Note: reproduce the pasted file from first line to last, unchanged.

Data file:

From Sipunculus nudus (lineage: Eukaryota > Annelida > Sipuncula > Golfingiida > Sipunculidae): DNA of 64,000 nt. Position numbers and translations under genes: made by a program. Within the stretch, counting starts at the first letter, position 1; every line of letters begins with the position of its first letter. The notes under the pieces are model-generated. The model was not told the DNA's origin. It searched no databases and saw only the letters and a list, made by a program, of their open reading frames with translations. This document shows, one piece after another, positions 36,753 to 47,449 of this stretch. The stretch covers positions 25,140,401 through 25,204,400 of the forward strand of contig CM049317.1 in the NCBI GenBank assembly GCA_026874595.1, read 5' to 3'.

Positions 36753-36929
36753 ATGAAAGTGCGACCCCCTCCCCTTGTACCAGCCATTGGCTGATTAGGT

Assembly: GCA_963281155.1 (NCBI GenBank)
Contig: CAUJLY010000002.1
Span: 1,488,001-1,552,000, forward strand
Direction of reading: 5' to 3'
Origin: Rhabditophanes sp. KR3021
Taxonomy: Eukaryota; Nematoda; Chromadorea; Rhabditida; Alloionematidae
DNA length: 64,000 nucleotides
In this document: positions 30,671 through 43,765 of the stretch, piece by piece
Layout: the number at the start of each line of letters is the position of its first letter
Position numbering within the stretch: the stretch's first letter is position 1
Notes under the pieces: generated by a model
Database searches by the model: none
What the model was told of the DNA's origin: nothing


From Sipunculus nudus (lineage: Eukaryota > Annelida > Sipuncula > Golfingiida > Sipunculidae): DNA of 64,000 nt. Position numbers and translations under genes: made by a program. Within the stretch, counting starts at the first letter, position 1; every line of letters begins with the position of its first letter. The notes under the pieces are model-generated. The model was not told the DNA's origin. It searched no databases and saw only the letters and a list, made by a program, of their open reading frames with translations. This document shows, one piece after another, positions 36,753 to 47,449 of this stretch. The stretch covers positions 25,140,401 through 25,204,400 of the forward strand of contig CM049317.1 in the NCBI GenBank assembly GCA_026874595.1, read 5' to 3'.

Positions 36753-36929
36753 ATGAAAGTGCGACCCCCTCCCCTTGTACCAGCCATTGGCTGATTAGGT

Assembly: GCA_963281155.1 (NCBI GenBank)
Contig: CAUJLY010000002.1
Span: 1,488,001-1,552,000, forward strand
Direction of reading: 5' to 3'
Origin: Rhabditophanes sp. KR3021
Taxonomy: Eukaryota; Nematoda; Chromadorea; Rhabditida; Alloionematidae
DNA length: 64,000 nucleotides
In this document: positions 30,671 through 43,765 of the stretch, piece by piece
Layout: the number at the start of each line of letters is the position of its first letter
Position numbering within the stretch: the stretch's first letter is position 1
Notes under the pieces: generated by a model
Database searches by the model: none
What the model was told of the DNA's origin: nothing